Lured by Luray
Wednesday, August 27, 2008
Visitors to Luray, Va., who stumble across Billy Jennell's store probably have the same reaction I had when I first saw the place: What the heck is this doing here?
The mountain resort town famous for its caverns and canoeing is just not the sort of venue where one expects to find a deal on a 19th-century Chinese opium bed or a lacquer-fronted, abalone-encrusted, mahogany-lined armoire immense enough to frighten a McMansion. But my friend Frank and I discovered those exotic items in a store in down-home Luray.
I had been on a mission to find a present for my young niece, Melissa, and her longtime boyfriend, who just a week earlier had become first-time homeowners. Even bigger news for the family: On the very night the young couple moved into the new digs, the boyfriend dropped to one knee and popped the question.
A gift certificate had been gently suggested as a welcome housewarming gift, but, no, that was too boring for me, and so impersonal. I wanted a memorable present, and the Luray area had seemed a promising place to find one. If I bought a dud (not impossible, considering my track record), I figured Melissa would have a jump on another rite of passage: her first yard sale.
So a marvelously patient Frank and I had spent the better part of a discouraging day popping in and out of antiques stores and flea markets along Route 11 in the Shenandoah Valley between Woodstock and New Market. Some featured Civil War artifacts. A couple had American furniture: quite fine but way out of my price range. Lots carried "collectibles" ( . . . of dust, as my mother would say).
So Jennell's Luray Antique and Design Center came as a shock. No twig furniture or plaques with precious sayings. If, on the other hand, Melissa would go for a pair of 1940s hand-carved painted wooden statues of the Egyptian jackal god Anubis, I was in luck.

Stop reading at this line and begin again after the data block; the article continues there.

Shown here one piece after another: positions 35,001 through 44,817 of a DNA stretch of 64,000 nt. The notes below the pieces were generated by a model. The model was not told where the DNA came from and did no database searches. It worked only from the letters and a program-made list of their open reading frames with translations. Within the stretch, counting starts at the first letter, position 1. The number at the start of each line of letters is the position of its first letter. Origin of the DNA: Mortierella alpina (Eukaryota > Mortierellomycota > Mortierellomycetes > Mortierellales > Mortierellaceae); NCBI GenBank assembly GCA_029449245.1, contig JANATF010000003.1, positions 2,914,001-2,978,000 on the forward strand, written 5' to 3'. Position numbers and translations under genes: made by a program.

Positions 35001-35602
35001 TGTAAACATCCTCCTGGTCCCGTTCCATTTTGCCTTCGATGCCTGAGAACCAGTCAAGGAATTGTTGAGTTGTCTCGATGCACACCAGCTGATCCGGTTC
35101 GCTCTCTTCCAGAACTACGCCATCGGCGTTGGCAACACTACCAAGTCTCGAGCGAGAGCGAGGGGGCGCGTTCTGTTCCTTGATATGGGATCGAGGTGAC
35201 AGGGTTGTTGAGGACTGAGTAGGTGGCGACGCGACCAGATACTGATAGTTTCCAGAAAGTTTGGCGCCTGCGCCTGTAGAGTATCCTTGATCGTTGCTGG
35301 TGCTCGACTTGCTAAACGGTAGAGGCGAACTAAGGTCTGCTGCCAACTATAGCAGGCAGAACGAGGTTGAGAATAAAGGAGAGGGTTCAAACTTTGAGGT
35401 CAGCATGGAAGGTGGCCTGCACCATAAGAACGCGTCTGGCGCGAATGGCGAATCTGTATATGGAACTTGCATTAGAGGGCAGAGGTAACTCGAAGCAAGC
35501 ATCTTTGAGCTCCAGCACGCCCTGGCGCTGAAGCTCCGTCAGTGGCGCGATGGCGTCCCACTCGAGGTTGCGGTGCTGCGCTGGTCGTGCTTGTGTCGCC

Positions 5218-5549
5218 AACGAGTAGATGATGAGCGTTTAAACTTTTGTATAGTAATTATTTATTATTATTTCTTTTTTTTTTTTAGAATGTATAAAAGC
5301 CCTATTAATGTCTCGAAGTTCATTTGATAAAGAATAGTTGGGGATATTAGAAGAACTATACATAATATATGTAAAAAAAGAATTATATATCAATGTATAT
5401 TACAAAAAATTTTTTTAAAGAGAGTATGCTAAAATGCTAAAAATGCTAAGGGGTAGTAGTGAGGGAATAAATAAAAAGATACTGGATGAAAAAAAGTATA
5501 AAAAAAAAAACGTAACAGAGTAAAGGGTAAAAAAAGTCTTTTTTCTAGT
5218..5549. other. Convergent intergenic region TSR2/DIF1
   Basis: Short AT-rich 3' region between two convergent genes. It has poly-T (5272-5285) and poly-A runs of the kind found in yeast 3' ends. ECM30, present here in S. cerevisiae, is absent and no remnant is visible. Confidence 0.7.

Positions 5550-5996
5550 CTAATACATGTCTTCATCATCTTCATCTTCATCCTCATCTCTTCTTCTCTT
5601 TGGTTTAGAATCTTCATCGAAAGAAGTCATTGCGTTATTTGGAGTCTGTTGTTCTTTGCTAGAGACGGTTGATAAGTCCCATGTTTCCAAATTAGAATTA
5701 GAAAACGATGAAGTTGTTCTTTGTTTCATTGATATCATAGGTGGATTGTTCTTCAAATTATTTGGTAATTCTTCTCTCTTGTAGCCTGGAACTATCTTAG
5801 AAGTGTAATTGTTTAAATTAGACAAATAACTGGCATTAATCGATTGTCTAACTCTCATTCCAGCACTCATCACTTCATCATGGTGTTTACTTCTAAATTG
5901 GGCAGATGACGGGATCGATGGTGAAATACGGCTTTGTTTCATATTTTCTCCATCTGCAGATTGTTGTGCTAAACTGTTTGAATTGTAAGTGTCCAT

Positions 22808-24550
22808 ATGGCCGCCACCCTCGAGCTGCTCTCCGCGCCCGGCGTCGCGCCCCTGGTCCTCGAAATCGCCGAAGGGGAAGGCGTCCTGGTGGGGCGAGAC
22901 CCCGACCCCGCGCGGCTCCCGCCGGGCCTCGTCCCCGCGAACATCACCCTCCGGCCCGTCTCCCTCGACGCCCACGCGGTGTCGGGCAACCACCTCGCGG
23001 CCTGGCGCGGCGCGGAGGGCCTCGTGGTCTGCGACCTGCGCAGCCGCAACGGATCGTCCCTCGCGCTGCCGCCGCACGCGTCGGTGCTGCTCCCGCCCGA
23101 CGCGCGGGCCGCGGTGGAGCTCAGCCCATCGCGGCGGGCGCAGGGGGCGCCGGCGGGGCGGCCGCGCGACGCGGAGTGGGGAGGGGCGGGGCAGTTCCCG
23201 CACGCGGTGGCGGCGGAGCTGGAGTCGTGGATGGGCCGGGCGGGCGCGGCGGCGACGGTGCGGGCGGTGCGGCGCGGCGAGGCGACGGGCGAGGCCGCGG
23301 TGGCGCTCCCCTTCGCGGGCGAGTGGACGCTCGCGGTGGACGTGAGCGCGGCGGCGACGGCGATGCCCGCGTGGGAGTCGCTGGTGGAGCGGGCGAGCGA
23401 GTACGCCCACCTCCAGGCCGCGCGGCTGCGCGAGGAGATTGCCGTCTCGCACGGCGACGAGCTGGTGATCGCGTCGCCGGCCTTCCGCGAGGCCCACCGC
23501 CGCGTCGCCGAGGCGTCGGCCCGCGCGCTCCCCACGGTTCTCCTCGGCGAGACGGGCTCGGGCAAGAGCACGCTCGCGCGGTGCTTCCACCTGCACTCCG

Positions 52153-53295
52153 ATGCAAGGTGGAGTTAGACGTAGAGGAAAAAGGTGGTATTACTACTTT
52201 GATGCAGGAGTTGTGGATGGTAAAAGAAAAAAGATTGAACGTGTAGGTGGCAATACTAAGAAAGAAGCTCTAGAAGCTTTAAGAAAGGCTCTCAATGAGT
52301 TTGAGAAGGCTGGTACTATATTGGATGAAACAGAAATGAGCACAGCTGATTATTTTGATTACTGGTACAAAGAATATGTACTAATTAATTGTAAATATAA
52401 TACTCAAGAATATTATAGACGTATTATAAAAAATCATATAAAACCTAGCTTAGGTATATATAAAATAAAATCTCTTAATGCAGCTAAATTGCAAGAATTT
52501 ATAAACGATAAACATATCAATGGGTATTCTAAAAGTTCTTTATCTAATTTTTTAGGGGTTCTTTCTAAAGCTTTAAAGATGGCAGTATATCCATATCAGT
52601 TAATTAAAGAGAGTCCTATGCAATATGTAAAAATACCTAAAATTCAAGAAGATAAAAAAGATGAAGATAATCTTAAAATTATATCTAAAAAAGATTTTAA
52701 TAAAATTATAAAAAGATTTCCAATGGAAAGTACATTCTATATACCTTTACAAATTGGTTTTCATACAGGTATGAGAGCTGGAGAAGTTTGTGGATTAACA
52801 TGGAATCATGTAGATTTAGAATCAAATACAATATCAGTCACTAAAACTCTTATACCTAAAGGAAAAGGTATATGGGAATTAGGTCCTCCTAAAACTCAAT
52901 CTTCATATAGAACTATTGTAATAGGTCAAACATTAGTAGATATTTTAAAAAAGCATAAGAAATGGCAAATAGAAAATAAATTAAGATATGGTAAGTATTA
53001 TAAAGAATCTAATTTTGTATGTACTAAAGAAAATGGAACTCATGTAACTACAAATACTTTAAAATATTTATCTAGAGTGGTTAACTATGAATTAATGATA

Jennell, a busy interior decorator based in Washington, began coming to Luray for getaway weekends about a decade ago. He bought a house (stay tuned for more on that) and two years ago opened his store.
"I love to shop. It is my favorite thing to do," he told me, and with 10,000 square feet of space, he indulges himself and buys big: chandeliers, statuary and furniture in gargantuan dimensions, along with many items of less glandular proportions.
Jennell mixes new and old. High-end pieces from furniture makers such as Habersham, Baker and Henredon share space with antiques of every era and style, from French country to modern, neoclassical to Williamsburg.
Many of the items are highly decorated (gilded mirrors, coy nymphs, fainting couches, Chinese porcelain), but I particularly admired a plain, solid cherry armoire that Jennell said had been custom-built as a media center at a cost of $6,000; somehow, the piece had become orphaned and had come to him from one of his "pickers" who frequent estate sales and auctions up and down the East Coast. Jennell was asking $800.
I wondered how many casual tourists would be willing and able to drop that amount or, say, $2,500 on that intricately carved opium bed, which was long enough to sleep Yao Ming.
A few, maybe, but Jennell imports most of his customers along with his inventory. Some are referrals from the Inn at Little Washington, about 20 miles away. Others are design clients of his who come from Washington and New York.